Authors
Karl Egerton
Nottingham University
Abstract
Much contemporary ontological inquiry takes place within the so-called ‘Quinean tradition’ but, given that some aspects of Quine’s project have been widely abandoned even by those who consider themselves Quineans, it is unclear what this amounts to. Fortunately recent work in metaontology has produced two relevant results here: a clearer characterisation of the metaontology uniting the aforementioned Quineans, most notably undertaken by Peter van Inwagen, and a raft of criticisms of that metaontology. In this paper I critique van Inwagen’s Quinean metaontology, finding that certain challenges, supplemented by pressure to reflect more closely Quine’s work, should drive Quineans to adopt a stronger metaontology incorporating more of Quine’s radical views. I conclude that while van Inwagen’s Quineanism is problematic there are prospects for a viable, more wholeheartedly Quinean, metaontology.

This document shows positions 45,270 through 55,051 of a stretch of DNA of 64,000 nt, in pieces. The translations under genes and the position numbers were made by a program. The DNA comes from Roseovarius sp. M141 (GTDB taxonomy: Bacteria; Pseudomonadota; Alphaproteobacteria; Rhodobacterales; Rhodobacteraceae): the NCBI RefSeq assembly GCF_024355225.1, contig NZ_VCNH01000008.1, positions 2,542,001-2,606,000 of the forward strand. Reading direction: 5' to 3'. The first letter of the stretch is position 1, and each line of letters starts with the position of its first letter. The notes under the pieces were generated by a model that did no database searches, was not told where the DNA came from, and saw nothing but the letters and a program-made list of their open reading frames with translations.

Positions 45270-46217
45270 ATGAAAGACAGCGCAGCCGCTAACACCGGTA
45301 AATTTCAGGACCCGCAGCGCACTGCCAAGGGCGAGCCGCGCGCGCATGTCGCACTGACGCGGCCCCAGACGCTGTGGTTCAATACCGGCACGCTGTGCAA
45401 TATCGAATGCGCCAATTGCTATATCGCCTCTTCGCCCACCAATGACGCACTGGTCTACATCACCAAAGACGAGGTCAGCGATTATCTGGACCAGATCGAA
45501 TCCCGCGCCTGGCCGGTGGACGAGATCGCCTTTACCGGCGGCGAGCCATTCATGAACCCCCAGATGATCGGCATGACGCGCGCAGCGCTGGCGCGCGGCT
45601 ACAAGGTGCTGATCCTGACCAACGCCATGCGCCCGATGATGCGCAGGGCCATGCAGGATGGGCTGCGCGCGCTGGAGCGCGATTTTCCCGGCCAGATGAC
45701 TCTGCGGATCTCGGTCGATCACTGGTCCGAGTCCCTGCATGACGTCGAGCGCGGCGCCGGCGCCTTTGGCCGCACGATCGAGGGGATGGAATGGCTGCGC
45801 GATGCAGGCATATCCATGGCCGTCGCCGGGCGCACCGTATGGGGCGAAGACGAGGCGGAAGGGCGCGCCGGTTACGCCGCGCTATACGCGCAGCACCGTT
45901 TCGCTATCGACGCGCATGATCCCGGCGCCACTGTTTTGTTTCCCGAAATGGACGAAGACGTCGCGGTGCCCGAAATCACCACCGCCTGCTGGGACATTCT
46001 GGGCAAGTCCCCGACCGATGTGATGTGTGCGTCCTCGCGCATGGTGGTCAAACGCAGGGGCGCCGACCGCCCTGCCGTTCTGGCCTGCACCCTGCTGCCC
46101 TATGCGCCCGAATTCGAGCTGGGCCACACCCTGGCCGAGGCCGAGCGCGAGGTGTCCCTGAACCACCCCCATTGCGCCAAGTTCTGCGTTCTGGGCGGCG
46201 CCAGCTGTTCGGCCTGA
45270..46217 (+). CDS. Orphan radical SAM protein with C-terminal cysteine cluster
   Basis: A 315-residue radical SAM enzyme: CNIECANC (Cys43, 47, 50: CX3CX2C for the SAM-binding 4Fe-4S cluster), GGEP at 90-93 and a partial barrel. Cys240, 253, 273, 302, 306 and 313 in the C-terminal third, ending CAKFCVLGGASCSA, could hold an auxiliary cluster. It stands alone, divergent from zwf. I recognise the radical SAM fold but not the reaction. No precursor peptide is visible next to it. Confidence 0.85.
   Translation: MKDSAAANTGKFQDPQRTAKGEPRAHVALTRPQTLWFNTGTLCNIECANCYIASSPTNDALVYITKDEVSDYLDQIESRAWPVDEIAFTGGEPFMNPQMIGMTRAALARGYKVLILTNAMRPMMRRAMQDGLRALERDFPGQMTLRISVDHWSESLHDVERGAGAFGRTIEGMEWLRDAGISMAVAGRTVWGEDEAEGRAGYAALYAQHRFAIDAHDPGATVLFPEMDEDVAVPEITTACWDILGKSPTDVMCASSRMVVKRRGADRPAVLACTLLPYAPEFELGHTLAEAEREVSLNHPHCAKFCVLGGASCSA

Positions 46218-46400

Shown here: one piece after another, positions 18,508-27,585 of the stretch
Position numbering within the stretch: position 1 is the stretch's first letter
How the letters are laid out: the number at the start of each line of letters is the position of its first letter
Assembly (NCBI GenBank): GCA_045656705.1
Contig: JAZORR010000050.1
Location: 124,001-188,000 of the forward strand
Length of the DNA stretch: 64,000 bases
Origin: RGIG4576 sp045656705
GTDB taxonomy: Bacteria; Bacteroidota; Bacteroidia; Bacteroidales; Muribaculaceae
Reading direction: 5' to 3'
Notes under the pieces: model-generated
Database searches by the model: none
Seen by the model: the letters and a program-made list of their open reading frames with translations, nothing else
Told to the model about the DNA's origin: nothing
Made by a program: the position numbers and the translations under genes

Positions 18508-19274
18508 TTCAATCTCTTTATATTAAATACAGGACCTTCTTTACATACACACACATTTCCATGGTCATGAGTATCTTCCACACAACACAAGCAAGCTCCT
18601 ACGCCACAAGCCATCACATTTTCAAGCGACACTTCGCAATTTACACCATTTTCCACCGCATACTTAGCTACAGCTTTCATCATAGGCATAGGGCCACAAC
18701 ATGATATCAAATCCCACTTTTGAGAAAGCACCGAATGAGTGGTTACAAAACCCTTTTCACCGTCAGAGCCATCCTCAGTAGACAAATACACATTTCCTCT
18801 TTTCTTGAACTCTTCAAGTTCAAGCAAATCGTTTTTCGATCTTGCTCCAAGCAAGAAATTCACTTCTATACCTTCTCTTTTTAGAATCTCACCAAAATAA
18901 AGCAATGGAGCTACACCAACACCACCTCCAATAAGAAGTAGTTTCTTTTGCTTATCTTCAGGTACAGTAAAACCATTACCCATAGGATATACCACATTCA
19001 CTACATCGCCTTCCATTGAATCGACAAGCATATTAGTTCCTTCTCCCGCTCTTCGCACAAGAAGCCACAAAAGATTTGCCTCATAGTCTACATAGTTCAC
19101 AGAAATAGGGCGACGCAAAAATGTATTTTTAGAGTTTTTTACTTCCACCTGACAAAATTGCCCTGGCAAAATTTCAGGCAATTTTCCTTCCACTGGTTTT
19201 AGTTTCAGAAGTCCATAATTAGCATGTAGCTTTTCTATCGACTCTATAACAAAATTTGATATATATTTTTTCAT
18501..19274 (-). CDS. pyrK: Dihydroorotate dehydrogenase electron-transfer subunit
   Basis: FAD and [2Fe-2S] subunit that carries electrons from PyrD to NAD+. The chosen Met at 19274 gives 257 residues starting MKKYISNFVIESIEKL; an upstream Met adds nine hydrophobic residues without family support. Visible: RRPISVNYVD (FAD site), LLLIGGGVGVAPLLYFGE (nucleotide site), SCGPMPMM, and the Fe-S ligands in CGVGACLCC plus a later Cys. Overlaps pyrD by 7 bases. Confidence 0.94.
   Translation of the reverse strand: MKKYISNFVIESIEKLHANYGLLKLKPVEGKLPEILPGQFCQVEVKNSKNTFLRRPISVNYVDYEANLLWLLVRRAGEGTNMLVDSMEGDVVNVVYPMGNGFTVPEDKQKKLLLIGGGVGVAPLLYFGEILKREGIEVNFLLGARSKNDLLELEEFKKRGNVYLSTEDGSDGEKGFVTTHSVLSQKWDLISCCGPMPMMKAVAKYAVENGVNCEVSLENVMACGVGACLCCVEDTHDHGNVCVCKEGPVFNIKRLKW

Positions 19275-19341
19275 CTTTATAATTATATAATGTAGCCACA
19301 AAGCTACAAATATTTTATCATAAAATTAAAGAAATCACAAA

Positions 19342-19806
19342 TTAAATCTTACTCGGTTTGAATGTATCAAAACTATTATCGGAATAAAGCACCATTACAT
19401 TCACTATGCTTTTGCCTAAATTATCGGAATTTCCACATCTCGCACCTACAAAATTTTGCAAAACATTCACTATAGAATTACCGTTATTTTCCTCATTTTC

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DOI 10.15173/jhap.v4i6.2962
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References found in this work BETA

The Concept of Mind.Gilbert Ryle - 1949 - Hutchinson & Co.
Writing the Book of the World.Theodore Sider - 2011 - Oxford University Press.
Material Beings.Peter Van Inwagen - 1990 - Ithaca: Cornell University Press.
From an Ontological Point of View.John Heil - 2003 - Oxford University Press.

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